Still the makers and suppliers of drink fought on – when the Salvation Army was founded in London in 1864, they sent in the so-called “Skeleton Army” to break up the meetings of the Army which had been founded on abstinence principles.

It all came to a head with with the first major piece of temperance legislation, the so-called Forbes Mackenzie Act – named after the temperance-loving MP for Peeblesshire – of 1853 which forced pubs and hotels to close on Sundays, though “bone fide travellers” could be served. It was said that the Sunday services on railway lines across Scotland had to be doubled to cope with the demand for being a “bona fide traveller”.

As a political movement, temperance was more aligned to the centre and left-wing parties and had grown so influential that by the latter part of the 19th century, groups such as the Order of Good Templars were openly campaigning for prohibition of all alcohol – they were winning converts, too.

Temperance also had a much wider influence on Victorian society where its ideals of self-help were adopted across the board. As the 20th century dawned, the temperance movement was in good heart, and it even had its own political party, the Scottish Prohibition Party, founded in Dundee in 1901. It is a matter of public record that the party only ever had one MP, Edwyn Scrimgeour, who ousted from office none other than Winston Churchill in Dundee in 1922.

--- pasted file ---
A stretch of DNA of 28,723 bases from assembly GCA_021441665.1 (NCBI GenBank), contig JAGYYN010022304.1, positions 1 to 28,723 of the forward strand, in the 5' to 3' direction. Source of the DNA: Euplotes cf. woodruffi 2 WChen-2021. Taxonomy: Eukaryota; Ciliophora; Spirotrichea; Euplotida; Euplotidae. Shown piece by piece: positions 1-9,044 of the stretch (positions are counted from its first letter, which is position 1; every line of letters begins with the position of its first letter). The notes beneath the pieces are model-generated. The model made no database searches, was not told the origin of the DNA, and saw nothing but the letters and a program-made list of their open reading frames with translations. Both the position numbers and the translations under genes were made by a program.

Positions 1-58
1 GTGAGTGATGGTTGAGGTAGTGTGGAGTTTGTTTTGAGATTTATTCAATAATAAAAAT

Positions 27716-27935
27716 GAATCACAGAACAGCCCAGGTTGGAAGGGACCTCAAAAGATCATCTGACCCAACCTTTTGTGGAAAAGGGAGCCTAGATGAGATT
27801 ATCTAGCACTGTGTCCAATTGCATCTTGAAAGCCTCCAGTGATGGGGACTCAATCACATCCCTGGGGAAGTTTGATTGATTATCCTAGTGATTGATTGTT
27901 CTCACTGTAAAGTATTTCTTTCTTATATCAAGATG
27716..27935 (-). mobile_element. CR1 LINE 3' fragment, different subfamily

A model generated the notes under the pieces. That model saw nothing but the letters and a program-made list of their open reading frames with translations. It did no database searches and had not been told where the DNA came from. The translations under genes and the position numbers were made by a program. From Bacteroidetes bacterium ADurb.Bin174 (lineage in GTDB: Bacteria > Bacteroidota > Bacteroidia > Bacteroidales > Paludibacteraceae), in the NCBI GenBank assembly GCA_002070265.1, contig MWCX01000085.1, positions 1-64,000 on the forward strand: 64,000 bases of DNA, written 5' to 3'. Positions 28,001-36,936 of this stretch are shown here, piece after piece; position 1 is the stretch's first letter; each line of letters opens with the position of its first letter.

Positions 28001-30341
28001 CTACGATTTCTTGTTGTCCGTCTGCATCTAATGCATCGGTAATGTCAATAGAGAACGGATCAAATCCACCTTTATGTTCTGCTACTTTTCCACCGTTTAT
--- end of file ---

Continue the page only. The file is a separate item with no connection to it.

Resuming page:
In that decade, the Temperance Act of 1913 took effect and local populations were polled to see if they wanted their area to be “dry”. At one point, 16 council wards across Scotland were “dry” while Glasgow Town Council also voted that no new drinking establishments would be allowed on council property – the reason why huge council estates such as Castlemilk, Easterhouse and Drumchapel had so few pubs.

The temperance movement also gave successive governments in Westminster the moral authority they needed to tax booze heavily, particularly spirits, right up until the present day.

The movement began to wane in the 1930s, probably because the Great Depression meant that drinking heavily was just unaffordable anyway. The Second World War and all the cultural changes that it brought also saw temperance drop down the agenda.

In his masterly Oxford Companion to Scottish History, Professor Michael Lynch – and why no knighthood for him? – gives a considered opinion on why the temperance movement declined after the war, saying that it “reflected a new confidence that the welfare state had rendered precautionary self-help unnecessary, a great openness to pleasure, and a declining belief in the ability of individuals to transform their own lives and the lives of people near to them through a continuing act of will.”

Others might say that in a culture of increasing tolerance, the inability of temperance campaigners to evince toleration of the opposite viewpoint has long since put possible abstainers off the idea.

The medical, legal and political authorities might hope otherwise, but the people of Scotland show no signs of temperance just yet.